It's just a huge pain from a restaurant owner's perspective, so we want to take what HubSpot has done. That model of bringing everything under one roof in house, really simplifying it for the restaurant owner and then helping them increase their sales. So there's a lot of good stuff happening. I'm going to refine that pitch as I get embedded in the team more and more, but that hopefully gives you an overview of what we're working on.

Vikash: Amazing. Amazing. I usually like to start the podcast with a fun question. So what's a hot marketing take that you have that you can share with us? I know there's a bunch I've seen.

David Fallarme: Yeah, I got a bunch, man. Yeah, the one that I like the most is I think hiring A players is overrated. So everybody always says, oh, you should hire A players. You should make sure that you don't hire B players. You know, essentially everybody read the Steve Jobs bio, and he said something like, oh, hire only A players.

Which I think is like okay advice if you're Apple. But for the vast majority of startup teams, it's very hard to actually hire A players, and you'll obsess over what an A player even means internally. What I think is far more important is building a system that turns B players into A players, and that's very possible.

Because what can, the, what I've seen happen several times, and have lived it, is you get a bunch of A players, but the system you put them in is bad. The whole system will fail and you wasted a bunch of time doing it. So, in summary, I think hiring A players is good, but it's the most important thing that you should be focused on as a leader, especially in a startup, is what is the system to turn B players into A players?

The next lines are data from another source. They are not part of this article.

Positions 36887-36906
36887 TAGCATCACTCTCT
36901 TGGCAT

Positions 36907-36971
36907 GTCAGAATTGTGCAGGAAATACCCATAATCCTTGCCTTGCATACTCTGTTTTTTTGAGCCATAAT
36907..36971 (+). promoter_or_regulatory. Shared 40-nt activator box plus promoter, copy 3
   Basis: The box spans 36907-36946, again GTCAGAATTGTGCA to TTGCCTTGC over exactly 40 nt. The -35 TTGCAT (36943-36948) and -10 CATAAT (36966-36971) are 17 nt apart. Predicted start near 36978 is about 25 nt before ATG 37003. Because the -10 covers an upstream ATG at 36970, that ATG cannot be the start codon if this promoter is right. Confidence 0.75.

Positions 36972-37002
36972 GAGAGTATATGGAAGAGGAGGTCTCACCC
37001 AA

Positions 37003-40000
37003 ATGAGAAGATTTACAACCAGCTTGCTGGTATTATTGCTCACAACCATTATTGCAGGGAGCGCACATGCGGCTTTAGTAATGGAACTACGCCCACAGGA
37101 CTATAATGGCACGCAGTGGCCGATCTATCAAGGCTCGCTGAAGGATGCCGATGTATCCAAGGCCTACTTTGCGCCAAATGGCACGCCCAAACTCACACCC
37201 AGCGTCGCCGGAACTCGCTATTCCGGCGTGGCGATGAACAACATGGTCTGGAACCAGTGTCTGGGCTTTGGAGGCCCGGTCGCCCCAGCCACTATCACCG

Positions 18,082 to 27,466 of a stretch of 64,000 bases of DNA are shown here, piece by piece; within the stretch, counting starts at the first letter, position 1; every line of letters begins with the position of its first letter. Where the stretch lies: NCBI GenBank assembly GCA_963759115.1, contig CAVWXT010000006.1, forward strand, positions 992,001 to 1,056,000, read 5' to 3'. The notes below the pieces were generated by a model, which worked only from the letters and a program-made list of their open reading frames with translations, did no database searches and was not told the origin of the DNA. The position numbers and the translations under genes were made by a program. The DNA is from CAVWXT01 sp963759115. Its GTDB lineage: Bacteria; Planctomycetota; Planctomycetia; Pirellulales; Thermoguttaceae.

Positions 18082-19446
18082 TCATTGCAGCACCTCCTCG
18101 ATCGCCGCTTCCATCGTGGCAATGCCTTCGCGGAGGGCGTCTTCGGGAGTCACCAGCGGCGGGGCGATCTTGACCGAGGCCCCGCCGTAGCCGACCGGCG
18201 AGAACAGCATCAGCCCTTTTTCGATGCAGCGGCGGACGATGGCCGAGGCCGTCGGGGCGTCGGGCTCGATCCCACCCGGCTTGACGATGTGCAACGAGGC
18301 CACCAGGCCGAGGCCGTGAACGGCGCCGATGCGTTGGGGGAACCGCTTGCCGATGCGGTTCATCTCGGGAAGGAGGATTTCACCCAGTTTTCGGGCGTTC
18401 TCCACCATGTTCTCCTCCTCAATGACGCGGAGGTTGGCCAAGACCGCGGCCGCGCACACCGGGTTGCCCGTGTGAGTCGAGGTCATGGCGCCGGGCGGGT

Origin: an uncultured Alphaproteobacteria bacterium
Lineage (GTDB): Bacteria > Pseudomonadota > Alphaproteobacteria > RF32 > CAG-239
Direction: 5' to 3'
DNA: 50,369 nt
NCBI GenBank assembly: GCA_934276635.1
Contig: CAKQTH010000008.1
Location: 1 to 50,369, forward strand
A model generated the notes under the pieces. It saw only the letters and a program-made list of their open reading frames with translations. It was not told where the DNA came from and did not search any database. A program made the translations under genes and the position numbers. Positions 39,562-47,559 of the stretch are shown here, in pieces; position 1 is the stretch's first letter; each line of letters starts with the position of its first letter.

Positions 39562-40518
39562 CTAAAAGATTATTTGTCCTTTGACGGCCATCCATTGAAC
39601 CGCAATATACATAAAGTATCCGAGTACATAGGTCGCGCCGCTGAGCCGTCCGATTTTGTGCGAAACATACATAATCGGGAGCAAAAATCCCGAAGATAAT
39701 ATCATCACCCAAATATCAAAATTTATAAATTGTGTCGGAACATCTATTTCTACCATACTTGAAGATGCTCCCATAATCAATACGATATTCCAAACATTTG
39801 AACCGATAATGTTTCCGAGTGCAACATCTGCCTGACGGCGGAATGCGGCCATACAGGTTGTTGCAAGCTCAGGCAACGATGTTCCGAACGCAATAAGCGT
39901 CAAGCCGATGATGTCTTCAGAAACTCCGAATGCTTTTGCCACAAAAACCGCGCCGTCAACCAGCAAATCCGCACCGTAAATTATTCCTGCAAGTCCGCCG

What is the overall structure to make sure everybody can succeed?

Vikash: I love that. Probably the biggest challenge with trying to hire a players, at least for me personally if I think about it is like, what's your definition of any player?

David Fallarme: Yeah, everybody has their own damn thing and it doesn't make any sense. Like, and you feel this, especially in the sales world, like, yeah, let me just get the best salesperson. Now you're dependent on this one person. They may not be a good teacher and may not pass on their learnings to the rest of the team and onboarding.

So the system is more important than the individual.

Vikash: Because you've, you were previously at you know, a bunch of companies you were also doing. Working as a fractional marketer and all this stuff based on your experience and from what you've seen so far what do you think are some of the, you know, bigger mistakes, you know, that a lot of marketing teams do, and they probably aren't realizing it, right?

David Fallarme: I would say that the main mistake that everybody makes is especially from a marketing perspective is like just committing to things right away. Without understanding whether it deserves the commitment or the investment put another way. I think companies don't think in terms of experiments enough.

You just think in terms of campaigns. It's like, oh, we should do this thing. And then there's no feedback loop to judge whether that thing was actually useful or whether you should do it again. What ends up happening is you just keep stacking campaigns and programs on top of each other. And the next thing you know, you have this unwieldy machine.